The 3rd unit seems to have a higher centre frequency and a narrower bandwidth, is the clock source the same for them all?

If you put the units into CW mode do you get just a narrow spike at the centre frequency how clean is the signal and is it at the correct frequency? This is a good check for the quality of the clock signal and the PLLs.

You seem to have tied pins 18 and 19 together. All of the design guidelines indicate that this should be avoided, they should be separate and each have their own chain of capacitors from the main power supply in order to avoid crosstalk between the two internal power rails. This could cost you a significant amount of range. Quite what impact if any this could have on your approvals testing I have no idea.

I see some issues, but it is hard to be specific given the low resolution of your schematic image. You managed to set the resolution exactly where you can no longer assuredly read the any of the text.

VDDBATT (pin 47) has to be powered from the same source as the TCXO. This voltage needs to be less than the LDO input voltage so there is headroom (say 3.0 volts when given 3.3 volts at the LDO input).

VDDPA1 and VDDPA2 need to be kept apart and have separated filtering and caps.

The above issues will cause your transmit packets to be come corrupted and either greatly reduce range or not be receivable at all. The issue is that transmit current spikes on VDDPA1/2 can corrupt VDDBATT and cause clock jitter which upsets the transmit timing and ruins reception of the packet. Thus VDDPA1/2 must be isolated with their own energy, and VDDBATT must be filtered from the noisy 3.3 volt rail.

This problem is particularly acute as you increase TX_POWER settings. This may be why you are not getting the expected power increase with adjustment of that register.

The variation in TX_POWER settings indicates SN02 has an issue and is not operating properly. The typical output power variation unit to unit is about +/- 1 dB, so any deviation from that band is usually a hardware defect (broken part, bad solder joint, short, etc).

Mike Ciholas, President, Ciholas, Inc
3700 Bell Road, Newburgh, IN 47630 USA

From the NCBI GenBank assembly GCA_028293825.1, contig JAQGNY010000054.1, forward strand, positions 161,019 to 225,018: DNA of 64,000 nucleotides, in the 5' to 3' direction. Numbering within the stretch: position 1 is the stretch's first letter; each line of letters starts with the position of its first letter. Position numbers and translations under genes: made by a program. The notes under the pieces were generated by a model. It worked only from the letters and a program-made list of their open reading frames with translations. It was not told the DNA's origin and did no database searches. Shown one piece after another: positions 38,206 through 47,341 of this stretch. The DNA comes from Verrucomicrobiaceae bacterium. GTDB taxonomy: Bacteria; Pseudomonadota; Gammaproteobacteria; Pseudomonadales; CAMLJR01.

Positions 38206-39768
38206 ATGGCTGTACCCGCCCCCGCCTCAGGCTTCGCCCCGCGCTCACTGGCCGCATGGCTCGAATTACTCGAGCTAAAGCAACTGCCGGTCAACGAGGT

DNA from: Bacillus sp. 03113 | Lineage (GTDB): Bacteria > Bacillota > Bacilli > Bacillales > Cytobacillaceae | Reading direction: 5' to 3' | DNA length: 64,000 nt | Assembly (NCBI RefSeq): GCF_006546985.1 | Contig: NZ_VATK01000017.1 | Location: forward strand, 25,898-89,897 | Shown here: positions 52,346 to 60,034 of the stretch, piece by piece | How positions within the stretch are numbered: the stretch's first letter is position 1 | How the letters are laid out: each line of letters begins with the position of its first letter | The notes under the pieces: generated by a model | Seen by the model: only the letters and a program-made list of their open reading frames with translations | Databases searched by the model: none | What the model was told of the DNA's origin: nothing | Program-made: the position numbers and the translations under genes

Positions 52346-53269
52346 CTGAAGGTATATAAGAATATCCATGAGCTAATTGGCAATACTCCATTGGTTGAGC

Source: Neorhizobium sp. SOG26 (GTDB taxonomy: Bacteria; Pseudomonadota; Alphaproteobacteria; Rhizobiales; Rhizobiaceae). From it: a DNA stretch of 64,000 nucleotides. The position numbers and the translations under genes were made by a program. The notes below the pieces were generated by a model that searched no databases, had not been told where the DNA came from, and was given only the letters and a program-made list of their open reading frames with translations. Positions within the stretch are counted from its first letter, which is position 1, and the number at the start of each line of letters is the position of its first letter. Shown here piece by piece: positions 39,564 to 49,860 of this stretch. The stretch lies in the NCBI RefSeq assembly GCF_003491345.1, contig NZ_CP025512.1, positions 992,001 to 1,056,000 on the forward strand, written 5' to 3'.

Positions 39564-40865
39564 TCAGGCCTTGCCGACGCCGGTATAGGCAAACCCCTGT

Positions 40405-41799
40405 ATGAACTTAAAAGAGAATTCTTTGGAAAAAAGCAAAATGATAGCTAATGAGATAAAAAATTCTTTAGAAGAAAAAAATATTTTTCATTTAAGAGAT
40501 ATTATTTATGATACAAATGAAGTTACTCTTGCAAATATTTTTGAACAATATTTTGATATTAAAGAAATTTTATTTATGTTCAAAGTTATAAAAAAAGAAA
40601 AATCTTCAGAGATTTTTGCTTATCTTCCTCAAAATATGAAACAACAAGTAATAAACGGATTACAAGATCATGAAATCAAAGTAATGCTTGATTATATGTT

[email protected]
+1 812 962 9408

I’m sorry for the bad quality of my files.
I confirm I gave a careful visual inspection to check for soldering or parts issues.
I unfortunately don’t have access to 50Mhz bandwidth equipment right now to do EMC tests.
I took in count your remarks for pins 18 VDDPA1, 19 VDDPA2 and VDDBATT. I will update my schemes with it.

We are making new hardware boards with a better quality from an other company and with all your feedbacks, and with a LNA stage. I will do more tests with this new hardware.
Thank you a lot for all your feedback. I will come back with the results of
updated hardware.

Developing custom UWB hardware is not easy and there are many subtle ways to introduce problems and mistakes when operating at 6.5 GHz. The DW1000 chip requires care in a number of non obvious areas. Adding an LNA is not a trivial exercise, either.

One of the services we offer is a design review. You may want to consider having us review your design before you make it. We have 100+ man years of UWB development experience and a few hours of our time is likely to save you time and money on board spins. We have yet to review a customer design where we didn’t catch serious functional or performance issues leading to a vastly improved next revision.

If this interests you, send me email at my address below and I can send you our terms.

Mike Ciholas, President, Ciholas, Inc
3700 Bell Road, Newburgh, IN 47630 USA
[email protected]
+1 812 962 9408